What Is The Most Common Pitfall To Avoid?

Failing to obtain the services of a QI prior to closing. We are often contacted by taxpayers looking to set up the exchange after they have closed on the sale of their relinquished property (or after closing the purchase of the replacement property in the case of a reverse exchange).

Unfortunately, the option to perform the exchange is no longer available once the taxpayer has closed and has constructive receipt of the proceeds. If you are considering a 1031 exchange, it is imperative that you consult with a QI before closing on any transactions.

Am I able to purchase my replacement property before having closed on my relinquished property?

Yes, this is known as a Reverse Exchange.

What if the replacement property I am looking at is well below my Net Selling Price, but needs a significant amount of work? Could I somehow use those improvements towards my exchange value?

Yes, this is known as an Improvement Exchange.

To learn more about the types of exchanges, click here.

What Is The Same Taxpayer Requirement?

The taxpayer that holds title to the relinquished property is the taxpayer that must acquire and take title to the replacement property. For example, if a partnership owns the relinquished property, then the partnership is the taxpayer that is completing the exchange, not the individual partners. There must be a continuity of taxpayer from beginning to end.

You mentioned that there must be continuity of taxpayers from start to finish. Will I ever be able to make changes to the taxpayer on title?

Because of the same taxpayer requirement in a 1031 Exchange (the same taxpayer on the title of the relinquished property needs to acquire the replacement property), many exchangors want to know when it is safe to change the title on the deed of the replacement property. This is often the case where only one spouse completed the exchange but now wants to add the other spouse or it could be a case where an individual wants to add other partners or change the title from one entity to another.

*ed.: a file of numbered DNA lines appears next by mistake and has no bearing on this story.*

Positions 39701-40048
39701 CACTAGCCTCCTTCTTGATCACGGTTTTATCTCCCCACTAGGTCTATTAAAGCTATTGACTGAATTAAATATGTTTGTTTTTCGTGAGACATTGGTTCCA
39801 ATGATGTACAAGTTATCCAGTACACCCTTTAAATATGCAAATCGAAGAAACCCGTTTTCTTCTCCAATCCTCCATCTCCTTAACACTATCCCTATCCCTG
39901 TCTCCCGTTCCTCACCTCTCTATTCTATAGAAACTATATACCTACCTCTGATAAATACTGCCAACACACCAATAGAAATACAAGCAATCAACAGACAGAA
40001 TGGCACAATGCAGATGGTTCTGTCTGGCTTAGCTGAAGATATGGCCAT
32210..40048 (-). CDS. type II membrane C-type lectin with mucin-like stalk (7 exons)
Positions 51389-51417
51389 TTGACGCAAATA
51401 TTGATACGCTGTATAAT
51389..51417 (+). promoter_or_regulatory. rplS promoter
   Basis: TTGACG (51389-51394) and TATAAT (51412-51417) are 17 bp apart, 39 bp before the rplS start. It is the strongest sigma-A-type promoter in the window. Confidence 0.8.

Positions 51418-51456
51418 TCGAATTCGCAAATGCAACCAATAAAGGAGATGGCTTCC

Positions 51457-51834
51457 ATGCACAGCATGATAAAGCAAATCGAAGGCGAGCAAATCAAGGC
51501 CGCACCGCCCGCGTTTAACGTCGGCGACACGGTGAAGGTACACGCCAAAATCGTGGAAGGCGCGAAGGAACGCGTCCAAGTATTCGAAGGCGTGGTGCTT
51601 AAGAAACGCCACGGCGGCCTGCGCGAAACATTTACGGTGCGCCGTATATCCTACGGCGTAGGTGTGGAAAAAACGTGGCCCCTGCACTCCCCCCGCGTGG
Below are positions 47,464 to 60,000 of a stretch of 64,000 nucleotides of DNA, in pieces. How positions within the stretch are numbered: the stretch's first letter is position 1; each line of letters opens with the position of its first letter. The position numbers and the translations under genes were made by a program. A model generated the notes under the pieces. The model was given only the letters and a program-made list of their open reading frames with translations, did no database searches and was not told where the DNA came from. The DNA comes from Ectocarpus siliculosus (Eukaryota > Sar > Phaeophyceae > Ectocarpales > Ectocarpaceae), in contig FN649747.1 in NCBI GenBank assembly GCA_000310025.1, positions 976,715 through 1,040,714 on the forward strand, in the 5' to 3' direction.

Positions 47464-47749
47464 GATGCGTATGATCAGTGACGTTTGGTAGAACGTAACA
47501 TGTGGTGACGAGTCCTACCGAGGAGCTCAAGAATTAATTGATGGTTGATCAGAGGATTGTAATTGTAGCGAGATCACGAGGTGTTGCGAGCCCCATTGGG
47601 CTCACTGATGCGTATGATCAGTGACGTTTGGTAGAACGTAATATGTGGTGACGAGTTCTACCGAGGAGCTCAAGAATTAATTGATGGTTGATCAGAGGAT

The tax code does not specifically address the holding period requirement before changing ownership. However, Section 1031 requires that the property you sold and the property you purchase to be held for investment or business use purposes and the taxpayer that did the exchange must continue to hold the replacement property for investment or business use. If the taxpayer on title changes shortly after you complete the exchange, the IRS may see this as inconsistent and it could jeopardize the exchange. Remember, the burden of proof falls on the taxpayer to prove their intent with the property before and after the exchange.

Many tax advisors suggest that the exchange be ‘old and cold’ before you consider transitioning the property into new ownership. How much time is enough to be considered ‘old and cold’? Conservatively speaking up to two years may be a good rule of thumb, although some tax advisors may be fine with a year and a day.

Not all 1031 Exchanges are alike so it is important to seek advice from a tax professional before you change ownership of a 1031 replacement property.

Are There Any Other Benefits To A 1031 Exchange Besides Tax Deferment?

Yes! Here are 5 benefits of doing a 1031 exchange besides tax-deferment: